We’re also questioning whether the mother may be able to use the Hague Convention to require the child to remain in Denmark, and not be removed to New Zealand with her father.  None of the press reports give us that side of the argument. As our own cases studies have shown, there are many overseas born children currently made to stay in New Zealand due to the Hague Convention, surely the same  rule applies in Denmark.

This is from a Southland Times report on

“A New Zealand man is in Denmark trying to gain access to his daughter, who he says was kidnapped three years ago.

A custody hearing will go ahead this week in Denmark, brought to the courts by Simon Maddison’s estranged Danish wife, Vicki.

But Mr Maddison says the custody hearing should be put on hold until he waits for a decision from the Supreme Court for an appeal to have the hearing held in New Zealand where his daughter was born.

“Why is New Zealand letting Denmark go ahead with the custody case now and not putting pressure on the Hague Convention? The custody case should be stopped. They’re harbouring a criminal.

Where are my human rights? It’s not my choice for Emma not to have her father in her life.”

It doesn’t take a psychologist to tell you that a child will suffer emotional harm if she’s removed from her mother at the age of 4, and handed over to a father whom she’s not seen much of since she was a baby.

There’s also the question whether he has the skills, and support, to raise a child that he’s hardly ever seen?

“Mr Maddison lost the case because a report by a senior child psychologist deemed it a grave risk to return Emma to New Zealand because of her psychological wellbeing if she was removed from her mother.

Mr Maddison made a formal complaint regarding the report and an application for a right of appeal to the Supreme Court was filed in May 2010 but in August 2010 it was declined.

But in September 2010, he received notice that his complaint to the psychology board had been upheld and they agreed the report was lacking in proper rationale, methodology and sound conclusions.

While New Zealand may have upheld their responsibilities, Denmark had not, he said…”

There’s more to the report but it does end with an overwhelming sense of entitlement from the father, who seems to put his rights and feelings above those of his child.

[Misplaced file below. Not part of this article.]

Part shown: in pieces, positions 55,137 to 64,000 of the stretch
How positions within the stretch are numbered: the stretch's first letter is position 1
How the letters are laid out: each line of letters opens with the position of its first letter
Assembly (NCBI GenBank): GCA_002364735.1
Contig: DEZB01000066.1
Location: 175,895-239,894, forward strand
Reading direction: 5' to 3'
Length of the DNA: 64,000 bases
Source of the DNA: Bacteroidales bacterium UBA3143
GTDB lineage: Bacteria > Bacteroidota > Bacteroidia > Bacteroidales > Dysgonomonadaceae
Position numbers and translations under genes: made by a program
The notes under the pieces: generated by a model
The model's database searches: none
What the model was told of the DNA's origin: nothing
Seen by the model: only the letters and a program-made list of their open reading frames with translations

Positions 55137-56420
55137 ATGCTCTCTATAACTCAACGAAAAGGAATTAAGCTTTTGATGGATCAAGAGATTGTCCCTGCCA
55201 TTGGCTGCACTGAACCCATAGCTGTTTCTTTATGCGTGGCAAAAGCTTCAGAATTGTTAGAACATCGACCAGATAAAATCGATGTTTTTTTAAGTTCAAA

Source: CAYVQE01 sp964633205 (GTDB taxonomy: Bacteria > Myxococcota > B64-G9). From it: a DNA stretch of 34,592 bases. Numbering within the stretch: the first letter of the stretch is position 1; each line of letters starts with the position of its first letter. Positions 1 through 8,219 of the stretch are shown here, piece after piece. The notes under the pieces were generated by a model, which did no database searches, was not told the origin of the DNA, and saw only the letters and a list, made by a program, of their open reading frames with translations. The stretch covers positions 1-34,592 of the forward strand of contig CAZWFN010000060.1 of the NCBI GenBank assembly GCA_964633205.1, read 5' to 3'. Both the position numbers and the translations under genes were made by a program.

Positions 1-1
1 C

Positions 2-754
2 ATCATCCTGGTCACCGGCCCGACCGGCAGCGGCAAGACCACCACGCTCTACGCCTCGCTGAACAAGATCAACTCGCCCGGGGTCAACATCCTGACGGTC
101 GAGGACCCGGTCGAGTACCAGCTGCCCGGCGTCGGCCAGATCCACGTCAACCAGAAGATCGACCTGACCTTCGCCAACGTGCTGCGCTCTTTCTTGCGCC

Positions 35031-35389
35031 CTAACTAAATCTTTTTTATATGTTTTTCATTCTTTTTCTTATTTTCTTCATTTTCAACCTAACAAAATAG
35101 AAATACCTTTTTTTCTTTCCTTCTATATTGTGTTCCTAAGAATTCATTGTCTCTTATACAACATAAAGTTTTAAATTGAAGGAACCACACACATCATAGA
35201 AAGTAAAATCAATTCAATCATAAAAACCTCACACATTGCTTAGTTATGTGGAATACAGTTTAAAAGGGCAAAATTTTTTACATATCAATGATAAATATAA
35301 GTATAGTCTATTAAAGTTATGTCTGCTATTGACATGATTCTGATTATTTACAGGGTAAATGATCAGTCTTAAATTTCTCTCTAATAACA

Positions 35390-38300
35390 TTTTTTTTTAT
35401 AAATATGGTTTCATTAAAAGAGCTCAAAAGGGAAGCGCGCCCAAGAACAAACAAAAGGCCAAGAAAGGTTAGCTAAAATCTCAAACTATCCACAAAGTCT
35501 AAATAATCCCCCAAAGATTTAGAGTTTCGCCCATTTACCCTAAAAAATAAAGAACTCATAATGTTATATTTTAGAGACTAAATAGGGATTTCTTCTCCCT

“Two years later the case is still ongoing and Mr Maddison says he would do everything he could for his “wee girl”.

I deserve my daughter and it has taken over my life. My daughter is a victim in this and so am I.”

The Southland Times contacted Emma’s mother, Vicki, last night. She declined to comment.”


This story was made into a documentary in Denmark by  television producer Morten Mauritson and presenter James McGarvey, and watched by over a million people.

If anyone knows this story from the Danish mother’s perspective, or can tell us how this international custody battle is regarded in Denmark, please let us know.

Algerian Abduction and Parochialism

Meanwhile, there’s another “child abduction” story in the NZ news that you may be interested in.

In this case the father,  former professional boxer Mohamed Azzaoui, 36 “kidnapped” his children from New Zealand to Algeria and it is the NZ based mum who is fighting to have them returned.

Notice how in this case, from the NZ perspective, the mother is deemed to be in the right because its in the children’s best interests to be with their mother.

Algeria (not bound by the Hague Convention) is referred to in New Zealand as a problem because it has a “parochial” system.

“A Northland mum fighting to bring her three kids home from Algeria after claiming her husband is holding them hostage may have trouble convincing judges it is in the children’s best interests for her to have custody, a lawyer who has worked on similar cases says.”…

…”The problem there, though, is that the Algerian Court system may favour the children being with their father in Algeria [rather than being returned to New Zealand with their mother].”

He said Algeria was a parochial system, which may well favour a father’s rights over a mother’s.” read more

But there’s still that perception in New Zealand that the rights of the parents should take priority over the rights of the child.

In both these sad cases it’s only when the provisions of the Hague convention are removed that we start to hear talk about the wishes of the child. That’s when an international “kidnapping”  (or retention in Emma’s case) turns into a custody dispute where the welfare and emotional wellbeing of the child is given priority.

Surely that wasn’t the intention of the treaty…?

Still thinking about raising children in New Zealand with your partner? You’d better be 100% sure that both of you want to live there until they’re 16, even if your children were born overseas.